Centralized (CEX)

Centralized exchanges are notable because they’re operated by a company or organization, through which all crypto-to-crypto and crypto-fiat transactions occur. These exchanges typically have high liquidity, making trading fast and easy, but they are vulnerable to hacks and government regulation.

Decentralized (DEX)

Decentralized exchanges don't depend on a company or central presence to facilitate transactions, opting instead to secure peer-to-peer transactions with blockchain technology. The most famous one is called UniSwap

These exchanges operate automatically and have different risks compared to CEXs. For example, a DEX user may be targeted by a sandwich attack and lose part of their money when performing a transaction. 

DEXs are still very nascent, and new attacks may arise any time. Moreover, their transaction volume is lower and crypto-fiat transactions are usually not supported.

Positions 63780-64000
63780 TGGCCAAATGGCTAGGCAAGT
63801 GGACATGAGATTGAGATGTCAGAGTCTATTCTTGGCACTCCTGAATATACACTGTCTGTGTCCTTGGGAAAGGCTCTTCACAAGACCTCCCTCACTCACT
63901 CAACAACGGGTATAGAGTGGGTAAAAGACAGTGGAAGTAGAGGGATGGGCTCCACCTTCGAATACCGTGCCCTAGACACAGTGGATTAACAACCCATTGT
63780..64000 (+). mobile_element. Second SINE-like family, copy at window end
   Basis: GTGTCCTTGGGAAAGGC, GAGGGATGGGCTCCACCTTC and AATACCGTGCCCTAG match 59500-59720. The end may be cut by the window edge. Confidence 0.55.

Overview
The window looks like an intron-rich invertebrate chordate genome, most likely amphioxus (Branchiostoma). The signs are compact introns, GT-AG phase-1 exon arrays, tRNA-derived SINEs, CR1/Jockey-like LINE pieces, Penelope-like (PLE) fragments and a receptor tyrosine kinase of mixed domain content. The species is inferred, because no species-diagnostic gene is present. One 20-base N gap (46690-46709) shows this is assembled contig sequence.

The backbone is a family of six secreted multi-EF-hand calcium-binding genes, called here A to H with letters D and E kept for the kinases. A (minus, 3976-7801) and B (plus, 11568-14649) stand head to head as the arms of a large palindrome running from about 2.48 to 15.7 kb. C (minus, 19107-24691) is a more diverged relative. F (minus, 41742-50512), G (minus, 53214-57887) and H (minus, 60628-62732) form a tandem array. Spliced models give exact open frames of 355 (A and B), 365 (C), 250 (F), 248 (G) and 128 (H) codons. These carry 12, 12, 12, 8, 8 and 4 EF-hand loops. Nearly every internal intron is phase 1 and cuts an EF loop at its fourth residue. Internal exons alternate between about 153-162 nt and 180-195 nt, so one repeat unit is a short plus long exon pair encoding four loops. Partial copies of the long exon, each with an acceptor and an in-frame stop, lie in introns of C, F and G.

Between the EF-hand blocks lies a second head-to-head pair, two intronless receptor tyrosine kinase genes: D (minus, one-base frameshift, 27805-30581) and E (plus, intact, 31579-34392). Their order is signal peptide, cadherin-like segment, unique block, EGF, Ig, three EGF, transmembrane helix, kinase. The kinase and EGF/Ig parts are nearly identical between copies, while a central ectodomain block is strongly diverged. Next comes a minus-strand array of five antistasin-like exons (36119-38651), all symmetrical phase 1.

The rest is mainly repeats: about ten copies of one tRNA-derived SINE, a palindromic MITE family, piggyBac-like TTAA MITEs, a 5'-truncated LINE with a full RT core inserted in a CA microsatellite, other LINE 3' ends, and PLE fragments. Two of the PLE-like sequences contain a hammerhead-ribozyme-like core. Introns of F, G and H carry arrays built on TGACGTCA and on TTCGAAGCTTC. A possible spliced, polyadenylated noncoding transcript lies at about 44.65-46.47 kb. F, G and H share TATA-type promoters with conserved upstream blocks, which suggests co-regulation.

Hybrid

Hybrid exchanges seek to address the disadvantages of both central and decentralized exchanges, usually using a type of escrow to hold assets being traded between parties on the platform.

How Often Do Crypto Exchanges Get Hacked?

It’s only natural to be worried about the security of anywhere you keep money - banks are generally considered secure, for example, but newcomers to crypto trading may be concerned that their hard-earned crypto can be stolen by malicious hackers.

As with virtually anything on the internet, it is possible to hack exchanges and get away with crypto.

In 2019, a record twelve crypto exchanges were hacked and over $290 million worth of cryptocurrency was stolen. Nearly every month, to this day, there are stories of crypto exchanges being hacked and thousands or millions of dollars of cryptocurrency being stolen.

It’s worth nothing that this doesn’t mean every exchange has been hacked, or that you should never keep your crypto in an exchange because it’s just going to get hacked next month.

It’s crucial to research any exchange you plan on using to ensure it offers enough security measures to give you peace of mind.

Hot & Cold Wallets